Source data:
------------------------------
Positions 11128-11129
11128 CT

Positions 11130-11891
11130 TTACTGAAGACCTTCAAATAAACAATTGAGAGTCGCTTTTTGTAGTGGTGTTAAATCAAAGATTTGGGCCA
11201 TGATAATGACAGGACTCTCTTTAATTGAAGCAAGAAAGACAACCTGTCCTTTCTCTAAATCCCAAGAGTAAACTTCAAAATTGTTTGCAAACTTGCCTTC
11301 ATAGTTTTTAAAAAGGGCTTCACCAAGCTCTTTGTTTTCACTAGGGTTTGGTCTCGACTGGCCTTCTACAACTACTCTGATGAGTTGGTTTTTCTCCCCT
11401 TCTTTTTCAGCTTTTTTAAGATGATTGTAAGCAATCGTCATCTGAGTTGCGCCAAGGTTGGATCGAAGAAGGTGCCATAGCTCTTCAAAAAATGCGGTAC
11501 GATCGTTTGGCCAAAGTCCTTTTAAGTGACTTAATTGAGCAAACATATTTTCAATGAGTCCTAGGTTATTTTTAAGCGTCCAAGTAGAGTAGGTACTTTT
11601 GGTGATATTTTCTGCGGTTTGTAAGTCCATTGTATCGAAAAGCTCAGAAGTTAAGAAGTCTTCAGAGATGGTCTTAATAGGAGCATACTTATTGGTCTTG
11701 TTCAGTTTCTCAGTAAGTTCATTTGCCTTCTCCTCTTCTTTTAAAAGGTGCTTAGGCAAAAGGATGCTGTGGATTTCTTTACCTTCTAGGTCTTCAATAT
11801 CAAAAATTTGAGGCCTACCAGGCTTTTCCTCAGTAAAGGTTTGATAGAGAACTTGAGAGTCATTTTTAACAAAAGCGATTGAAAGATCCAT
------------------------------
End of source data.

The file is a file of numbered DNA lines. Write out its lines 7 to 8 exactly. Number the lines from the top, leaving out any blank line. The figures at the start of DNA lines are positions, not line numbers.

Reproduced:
11401 TCTTTTTCAGCTTTTTTAAGATGATTGTAAGCAATCGTCATCTGAGTTGCGCCAAGGTTGGATCGAAGAAGGTGCCATAGCTCTTCAAAAAATGCGGTAC
11501 GATCGTTTGGCCAAAGTCCTTTTAAGTGACTTAATTGAGCAAACATATTTTCAATGAGTCCTAGGTTATTTTTAAGCGTCCAAGTAGAGTAGGTACTTTT